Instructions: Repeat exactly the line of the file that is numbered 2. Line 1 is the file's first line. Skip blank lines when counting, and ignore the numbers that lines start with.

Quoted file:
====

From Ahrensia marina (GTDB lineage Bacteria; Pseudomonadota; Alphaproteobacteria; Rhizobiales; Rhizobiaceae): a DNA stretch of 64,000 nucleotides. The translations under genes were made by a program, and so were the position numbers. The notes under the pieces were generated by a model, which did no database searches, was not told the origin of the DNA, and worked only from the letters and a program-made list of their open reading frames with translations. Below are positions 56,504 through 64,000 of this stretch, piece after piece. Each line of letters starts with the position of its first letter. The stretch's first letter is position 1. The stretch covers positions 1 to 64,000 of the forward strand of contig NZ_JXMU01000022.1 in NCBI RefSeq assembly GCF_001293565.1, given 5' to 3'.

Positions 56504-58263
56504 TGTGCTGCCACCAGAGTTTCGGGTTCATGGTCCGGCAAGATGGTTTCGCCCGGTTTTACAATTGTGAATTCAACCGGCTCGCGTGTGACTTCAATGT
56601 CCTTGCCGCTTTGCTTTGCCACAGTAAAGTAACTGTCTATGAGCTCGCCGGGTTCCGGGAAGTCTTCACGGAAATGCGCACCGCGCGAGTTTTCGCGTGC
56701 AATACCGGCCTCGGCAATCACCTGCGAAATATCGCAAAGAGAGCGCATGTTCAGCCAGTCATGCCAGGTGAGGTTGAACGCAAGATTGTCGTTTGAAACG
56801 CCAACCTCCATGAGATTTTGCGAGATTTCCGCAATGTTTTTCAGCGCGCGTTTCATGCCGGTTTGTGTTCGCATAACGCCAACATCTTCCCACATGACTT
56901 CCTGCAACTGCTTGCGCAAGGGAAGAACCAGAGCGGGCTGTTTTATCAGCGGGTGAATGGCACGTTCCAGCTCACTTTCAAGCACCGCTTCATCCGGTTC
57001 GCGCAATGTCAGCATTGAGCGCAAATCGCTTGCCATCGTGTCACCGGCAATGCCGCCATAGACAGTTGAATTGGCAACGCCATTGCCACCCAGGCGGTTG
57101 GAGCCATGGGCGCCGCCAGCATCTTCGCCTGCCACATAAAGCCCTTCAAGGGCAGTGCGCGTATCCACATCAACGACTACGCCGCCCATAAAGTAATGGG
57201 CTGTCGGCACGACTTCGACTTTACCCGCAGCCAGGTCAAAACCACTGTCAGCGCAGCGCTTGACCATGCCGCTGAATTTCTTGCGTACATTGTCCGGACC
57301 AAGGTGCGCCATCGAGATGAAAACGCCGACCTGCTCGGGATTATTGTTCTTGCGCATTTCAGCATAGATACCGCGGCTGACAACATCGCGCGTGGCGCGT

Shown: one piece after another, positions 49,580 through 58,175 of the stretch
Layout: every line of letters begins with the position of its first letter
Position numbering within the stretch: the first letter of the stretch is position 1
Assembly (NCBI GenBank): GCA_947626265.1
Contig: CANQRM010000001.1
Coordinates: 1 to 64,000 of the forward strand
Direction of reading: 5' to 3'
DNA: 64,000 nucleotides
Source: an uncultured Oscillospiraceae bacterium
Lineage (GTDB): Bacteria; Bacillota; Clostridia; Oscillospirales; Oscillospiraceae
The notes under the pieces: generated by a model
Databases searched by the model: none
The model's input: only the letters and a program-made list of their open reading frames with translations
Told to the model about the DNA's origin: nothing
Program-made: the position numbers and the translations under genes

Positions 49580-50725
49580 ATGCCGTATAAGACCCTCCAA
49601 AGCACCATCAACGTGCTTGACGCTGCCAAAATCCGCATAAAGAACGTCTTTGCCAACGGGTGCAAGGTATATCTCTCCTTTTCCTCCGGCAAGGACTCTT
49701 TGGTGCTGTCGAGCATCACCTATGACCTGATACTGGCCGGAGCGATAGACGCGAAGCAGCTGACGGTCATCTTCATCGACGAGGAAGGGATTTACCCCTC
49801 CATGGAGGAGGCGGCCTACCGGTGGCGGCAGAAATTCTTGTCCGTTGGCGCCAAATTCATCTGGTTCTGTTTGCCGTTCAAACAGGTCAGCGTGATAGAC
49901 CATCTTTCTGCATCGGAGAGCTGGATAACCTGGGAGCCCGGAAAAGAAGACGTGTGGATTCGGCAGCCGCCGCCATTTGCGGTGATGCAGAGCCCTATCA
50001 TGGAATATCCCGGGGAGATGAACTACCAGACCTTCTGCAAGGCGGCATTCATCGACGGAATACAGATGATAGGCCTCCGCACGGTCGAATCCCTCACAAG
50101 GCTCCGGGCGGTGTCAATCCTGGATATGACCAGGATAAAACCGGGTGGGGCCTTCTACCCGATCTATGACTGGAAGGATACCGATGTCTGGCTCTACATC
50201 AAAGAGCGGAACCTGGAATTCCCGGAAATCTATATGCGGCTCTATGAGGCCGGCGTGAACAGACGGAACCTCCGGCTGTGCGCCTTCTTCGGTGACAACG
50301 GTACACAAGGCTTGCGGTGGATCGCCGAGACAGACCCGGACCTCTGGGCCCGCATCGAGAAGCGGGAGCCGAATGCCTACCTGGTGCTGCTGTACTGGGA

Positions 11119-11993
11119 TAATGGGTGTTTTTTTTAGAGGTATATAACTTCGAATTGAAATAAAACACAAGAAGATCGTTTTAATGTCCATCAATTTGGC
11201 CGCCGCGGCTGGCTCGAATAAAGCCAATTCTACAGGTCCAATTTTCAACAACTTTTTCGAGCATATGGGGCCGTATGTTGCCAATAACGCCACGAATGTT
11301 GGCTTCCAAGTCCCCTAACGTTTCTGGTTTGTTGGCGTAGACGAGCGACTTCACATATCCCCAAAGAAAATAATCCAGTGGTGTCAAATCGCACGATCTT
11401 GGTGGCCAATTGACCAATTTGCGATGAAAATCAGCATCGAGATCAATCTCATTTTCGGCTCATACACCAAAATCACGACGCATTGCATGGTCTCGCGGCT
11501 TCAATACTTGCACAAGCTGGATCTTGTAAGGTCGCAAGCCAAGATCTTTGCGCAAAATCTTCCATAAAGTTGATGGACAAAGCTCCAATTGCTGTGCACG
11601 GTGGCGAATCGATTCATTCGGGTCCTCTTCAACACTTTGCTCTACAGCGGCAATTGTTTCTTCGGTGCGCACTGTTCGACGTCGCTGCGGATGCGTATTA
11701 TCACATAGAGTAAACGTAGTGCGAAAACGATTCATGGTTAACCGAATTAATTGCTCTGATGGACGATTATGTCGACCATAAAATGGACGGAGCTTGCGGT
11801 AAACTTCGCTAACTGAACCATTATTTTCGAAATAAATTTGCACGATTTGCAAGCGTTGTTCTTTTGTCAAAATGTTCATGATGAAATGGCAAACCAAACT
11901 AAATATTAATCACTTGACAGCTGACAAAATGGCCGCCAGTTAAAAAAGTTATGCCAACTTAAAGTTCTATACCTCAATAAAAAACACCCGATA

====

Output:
Positions 56504-58263